Do not track: now block out network marketers.

Assuming Internet as the almighty new media for advertisers? Think again.

The FTC (Federal Trade Commission) of America now proposes to allow web users to block out online marketers from tracking their activities. The Do Not Block works by simply adding an instruction into the communication that takes place between your web browsers and website, instructing advertisers from all the sites you visit to not track you. (Source: USA Today, Dec. 3, 2010)

According to similar source, advertisers seemed not threatened by the new proposal. I believe advertisers have other ways to get around it. “Call it the Facebook effect,” Scott Shakelford, a law professor at Indiana University, says. Advertisers bound to believe that youth today are very much into sharing information across the new media and hence they may not be affected much about Do Not Track.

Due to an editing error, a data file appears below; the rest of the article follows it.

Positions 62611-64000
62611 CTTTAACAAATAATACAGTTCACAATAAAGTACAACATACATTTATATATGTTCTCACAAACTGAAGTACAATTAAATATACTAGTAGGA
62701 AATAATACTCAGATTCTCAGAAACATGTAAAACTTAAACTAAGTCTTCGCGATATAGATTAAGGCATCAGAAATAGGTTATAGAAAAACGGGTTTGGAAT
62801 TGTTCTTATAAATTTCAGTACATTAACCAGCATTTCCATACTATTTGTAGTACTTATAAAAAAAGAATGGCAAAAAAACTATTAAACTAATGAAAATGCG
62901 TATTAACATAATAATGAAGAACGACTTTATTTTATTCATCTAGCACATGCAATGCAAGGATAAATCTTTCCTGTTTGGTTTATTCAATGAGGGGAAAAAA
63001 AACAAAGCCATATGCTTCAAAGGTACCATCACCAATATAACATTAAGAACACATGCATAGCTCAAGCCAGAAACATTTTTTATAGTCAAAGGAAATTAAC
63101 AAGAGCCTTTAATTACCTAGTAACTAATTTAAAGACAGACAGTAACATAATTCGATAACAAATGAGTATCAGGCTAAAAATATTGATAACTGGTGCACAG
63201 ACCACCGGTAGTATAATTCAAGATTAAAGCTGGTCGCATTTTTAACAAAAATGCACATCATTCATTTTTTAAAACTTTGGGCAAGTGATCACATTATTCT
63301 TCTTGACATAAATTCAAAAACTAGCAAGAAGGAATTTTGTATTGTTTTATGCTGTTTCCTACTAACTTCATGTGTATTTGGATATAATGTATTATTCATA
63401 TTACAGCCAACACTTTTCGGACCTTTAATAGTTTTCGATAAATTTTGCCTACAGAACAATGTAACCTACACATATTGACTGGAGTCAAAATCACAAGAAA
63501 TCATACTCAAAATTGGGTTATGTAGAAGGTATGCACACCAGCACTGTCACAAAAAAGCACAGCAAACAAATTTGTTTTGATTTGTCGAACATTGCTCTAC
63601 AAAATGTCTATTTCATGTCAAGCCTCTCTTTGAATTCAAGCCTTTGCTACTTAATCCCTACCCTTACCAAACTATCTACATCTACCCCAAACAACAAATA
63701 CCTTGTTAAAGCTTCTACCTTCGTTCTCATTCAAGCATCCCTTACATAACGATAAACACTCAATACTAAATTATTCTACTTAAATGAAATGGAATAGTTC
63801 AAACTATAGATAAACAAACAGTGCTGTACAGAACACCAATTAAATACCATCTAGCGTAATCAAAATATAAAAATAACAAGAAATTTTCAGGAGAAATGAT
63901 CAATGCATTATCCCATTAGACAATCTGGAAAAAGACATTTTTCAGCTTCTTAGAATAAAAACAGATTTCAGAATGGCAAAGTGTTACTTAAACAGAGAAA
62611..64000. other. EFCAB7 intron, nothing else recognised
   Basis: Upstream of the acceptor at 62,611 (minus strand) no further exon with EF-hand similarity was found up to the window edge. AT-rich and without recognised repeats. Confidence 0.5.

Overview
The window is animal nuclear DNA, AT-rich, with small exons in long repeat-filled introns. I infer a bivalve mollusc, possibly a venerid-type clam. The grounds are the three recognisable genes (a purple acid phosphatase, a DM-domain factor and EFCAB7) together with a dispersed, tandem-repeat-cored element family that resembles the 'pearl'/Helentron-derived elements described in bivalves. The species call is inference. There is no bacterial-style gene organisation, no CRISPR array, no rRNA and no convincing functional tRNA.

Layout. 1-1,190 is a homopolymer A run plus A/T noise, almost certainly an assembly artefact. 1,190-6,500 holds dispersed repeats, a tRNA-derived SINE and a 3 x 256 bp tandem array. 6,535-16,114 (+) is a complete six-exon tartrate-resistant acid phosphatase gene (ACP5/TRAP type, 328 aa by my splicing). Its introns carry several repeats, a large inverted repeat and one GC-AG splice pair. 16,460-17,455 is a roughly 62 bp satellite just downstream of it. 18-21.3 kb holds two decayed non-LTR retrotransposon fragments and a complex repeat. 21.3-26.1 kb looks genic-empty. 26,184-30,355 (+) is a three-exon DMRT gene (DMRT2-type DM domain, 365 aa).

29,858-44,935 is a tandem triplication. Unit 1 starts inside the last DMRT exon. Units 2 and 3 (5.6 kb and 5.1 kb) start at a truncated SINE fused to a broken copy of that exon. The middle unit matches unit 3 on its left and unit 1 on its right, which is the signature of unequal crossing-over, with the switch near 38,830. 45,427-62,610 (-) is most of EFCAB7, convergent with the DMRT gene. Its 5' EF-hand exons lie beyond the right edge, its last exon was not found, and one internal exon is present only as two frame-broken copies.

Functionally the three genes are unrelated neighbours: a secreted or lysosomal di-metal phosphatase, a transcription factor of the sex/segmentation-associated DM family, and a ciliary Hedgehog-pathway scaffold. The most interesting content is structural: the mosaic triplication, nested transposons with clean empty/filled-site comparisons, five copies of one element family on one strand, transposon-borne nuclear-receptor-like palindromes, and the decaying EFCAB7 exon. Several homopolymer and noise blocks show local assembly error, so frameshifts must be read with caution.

However, we should really think about how far things can go, there is already a Do Not Call (similar functions but works for telemarketing), now there is a Do Not Track, what about a Do Not Sell in the future?

As consumers’ awareness about their privacy raises, advertisers need to find even more effective yet ethical ways to secure their target market. Think about it.

Continue reading  “FTC Proposes Do Not Track List For Web Marketing” via FOX News, and “Do Not Track may not be big deal to some Internet users” via USA Today.

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About Jason Tham

Jason Tham is a PhD student at the University of Minnesota, Minneapolis. His research interests are digital pedagogy, connectivism and connected learning, computers and writing, and visual rhetoric.
This entry was posted in Advertising, Marketing, Media and tagged , , . Bookmark the permalink.

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